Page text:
Seniors Housing Business

MAY-JUN 2018

Seniors Housing Business is the magazine that helps you navigate the evolution of the seniors housing industry.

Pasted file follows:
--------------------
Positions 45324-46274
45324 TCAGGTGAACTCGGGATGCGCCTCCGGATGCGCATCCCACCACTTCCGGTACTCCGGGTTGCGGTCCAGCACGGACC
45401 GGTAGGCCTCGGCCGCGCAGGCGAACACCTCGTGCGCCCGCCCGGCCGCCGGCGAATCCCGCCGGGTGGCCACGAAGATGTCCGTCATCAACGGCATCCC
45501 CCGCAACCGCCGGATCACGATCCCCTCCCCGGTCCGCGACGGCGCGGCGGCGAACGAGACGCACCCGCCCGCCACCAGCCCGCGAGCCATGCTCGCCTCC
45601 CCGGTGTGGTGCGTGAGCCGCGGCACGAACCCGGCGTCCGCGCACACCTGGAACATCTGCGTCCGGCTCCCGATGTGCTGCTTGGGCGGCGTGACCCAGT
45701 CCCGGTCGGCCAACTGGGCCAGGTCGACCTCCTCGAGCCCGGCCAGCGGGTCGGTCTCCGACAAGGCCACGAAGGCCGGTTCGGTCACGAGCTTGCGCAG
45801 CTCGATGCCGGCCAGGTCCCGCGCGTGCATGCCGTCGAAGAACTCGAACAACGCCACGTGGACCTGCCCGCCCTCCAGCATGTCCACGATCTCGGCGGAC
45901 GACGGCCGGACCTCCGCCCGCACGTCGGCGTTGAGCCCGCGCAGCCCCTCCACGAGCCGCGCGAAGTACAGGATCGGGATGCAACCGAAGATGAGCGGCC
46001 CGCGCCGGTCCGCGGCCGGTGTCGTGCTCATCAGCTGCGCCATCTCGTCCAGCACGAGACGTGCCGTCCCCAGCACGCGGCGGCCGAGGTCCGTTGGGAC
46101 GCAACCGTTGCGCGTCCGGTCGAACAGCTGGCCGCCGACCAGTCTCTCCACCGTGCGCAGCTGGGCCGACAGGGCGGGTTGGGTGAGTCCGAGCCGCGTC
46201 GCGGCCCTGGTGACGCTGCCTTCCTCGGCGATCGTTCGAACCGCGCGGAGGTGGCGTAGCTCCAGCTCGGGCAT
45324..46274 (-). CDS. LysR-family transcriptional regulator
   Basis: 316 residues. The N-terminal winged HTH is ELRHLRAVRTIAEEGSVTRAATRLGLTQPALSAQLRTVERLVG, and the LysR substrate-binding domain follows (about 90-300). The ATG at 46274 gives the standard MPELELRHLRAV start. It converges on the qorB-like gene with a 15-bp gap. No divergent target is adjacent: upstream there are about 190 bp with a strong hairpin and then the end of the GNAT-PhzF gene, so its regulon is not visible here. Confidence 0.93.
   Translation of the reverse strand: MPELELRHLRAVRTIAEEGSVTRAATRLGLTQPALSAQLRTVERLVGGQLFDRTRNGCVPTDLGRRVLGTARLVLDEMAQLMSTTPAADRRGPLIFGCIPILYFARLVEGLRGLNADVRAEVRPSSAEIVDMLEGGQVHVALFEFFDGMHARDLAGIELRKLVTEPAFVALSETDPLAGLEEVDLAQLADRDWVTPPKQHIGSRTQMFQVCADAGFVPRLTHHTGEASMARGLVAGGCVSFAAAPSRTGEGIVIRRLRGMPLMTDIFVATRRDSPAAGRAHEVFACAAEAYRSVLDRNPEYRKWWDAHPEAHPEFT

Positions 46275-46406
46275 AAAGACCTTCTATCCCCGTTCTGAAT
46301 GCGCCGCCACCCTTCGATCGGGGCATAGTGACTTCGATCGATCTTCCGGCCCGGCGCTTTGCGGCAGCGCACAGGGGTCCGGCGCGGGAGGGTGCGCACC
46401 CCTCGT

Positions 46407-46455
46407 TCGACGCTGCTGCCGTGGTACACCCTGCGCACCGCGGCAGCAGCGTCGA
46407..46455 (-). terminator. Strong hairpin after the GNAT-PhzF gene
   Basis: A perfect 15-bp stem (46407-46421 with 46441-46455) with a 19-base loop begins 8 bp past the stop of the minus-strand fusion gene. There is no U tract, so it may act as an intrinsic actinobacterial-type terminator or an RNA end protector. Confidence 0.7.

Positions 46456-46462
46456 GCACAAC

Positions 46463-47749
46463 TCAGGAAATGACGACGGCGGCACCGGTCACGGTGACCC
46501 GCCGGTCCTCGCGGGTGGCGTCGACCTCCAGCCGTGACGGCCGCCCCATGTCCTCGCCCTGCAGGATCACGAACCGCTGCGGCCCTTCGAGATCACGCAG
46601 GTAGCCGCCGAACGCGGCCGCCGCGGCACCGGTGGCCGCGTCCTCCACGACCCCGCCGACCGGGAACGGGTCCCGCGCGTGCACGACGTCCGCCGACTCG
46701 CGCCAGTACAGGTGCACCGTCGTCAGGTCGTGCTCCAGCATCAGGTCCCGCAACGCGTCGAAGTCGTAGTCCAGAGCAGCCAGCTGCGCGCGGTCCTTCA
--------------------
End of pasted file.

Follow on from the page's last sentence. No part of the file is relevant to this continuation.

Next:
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Page 21 of 40 21 May-June 2018 n Seniors Housing Business WE DON'T MEASURE SUCCESS IN TRANSACTIONS. WE INVEST IN RELATIONSHIPS. We offer more than just attractive capital, we are a partner in your success. 888.393.8248 15-year outcome to qualify for the tax credits. Without the ability to raise rents, the company must keep operating costs as low as possible. McCabe also says that, like MWHS, lowering operating costs is a directive because of a vulner- able tenant population that needs money for healthcare and grocer- ies, not heating bills. Development costs for Passive House construction will be higher due to items such as an increased amount of insulation, energy recovery ventilation systems and triple-glazed windows, as well as a higher skill set required of the con- struction team. Construction timelines are lon- ger for Passive House construction than they would be to build a typi- cal seniors community. LEED certification is also in progress for Fairwood Commons. Out of Woda Cooper's portfolio of 320 properties, 55 have been cer- tified through LEED, Enterprise Green or EarthCraft green build- ing certification programs. Part of doing business Green building construction, design and operations are likely to become so commonplace that eventually asking whether it pays to be green will be a moot point. "Twenty years ago, I saw very limited interest in green buildings from the perspective of residents or their families," says Bill Cook, director of development for Bench- mark Senior Living. "And there was almost no interest from own- ers or developers. The overwhelm- ing response from owners was that it was too expensive, took longer and wouldn't come close to gener- ating a payback." Cook says about 10 years ago LEED became more mainstream and somewhat fashionable, which allowed owners to charge higher fees. But now, from the owner's per- spective, LEED or green require- ments are simply becoming stan- dard practice. Building and energy codes — even outside California — are requiring increased insula- tion, ventilation and reduced util- ity consumption just to comply. Cook says that utility companies are offering rebates and incentives for increased efficiency. "Volatile organic compounds (VOCs) in products such as floor- ing, painting, adhesives, wall cov- erings and cabinets have gone the way of leaded gas," adds Cook. "Site orientation, passive solar and ventilation and locally sourced products are now not 'special,' but rather the basis of good design. In terms of residents and fami- lies, I think they have learned that LEED is just another label. They have become informed and savvy enough to ask the questions to see if the building has the features they desire." n Metro West Housing Solutions enrolled in the Energy Star Portfolio Manager program to measure electric, gas and water usage at its CityScape at Belmar property in Lakewood, Colorado. The community is also certified LEED Platinum.

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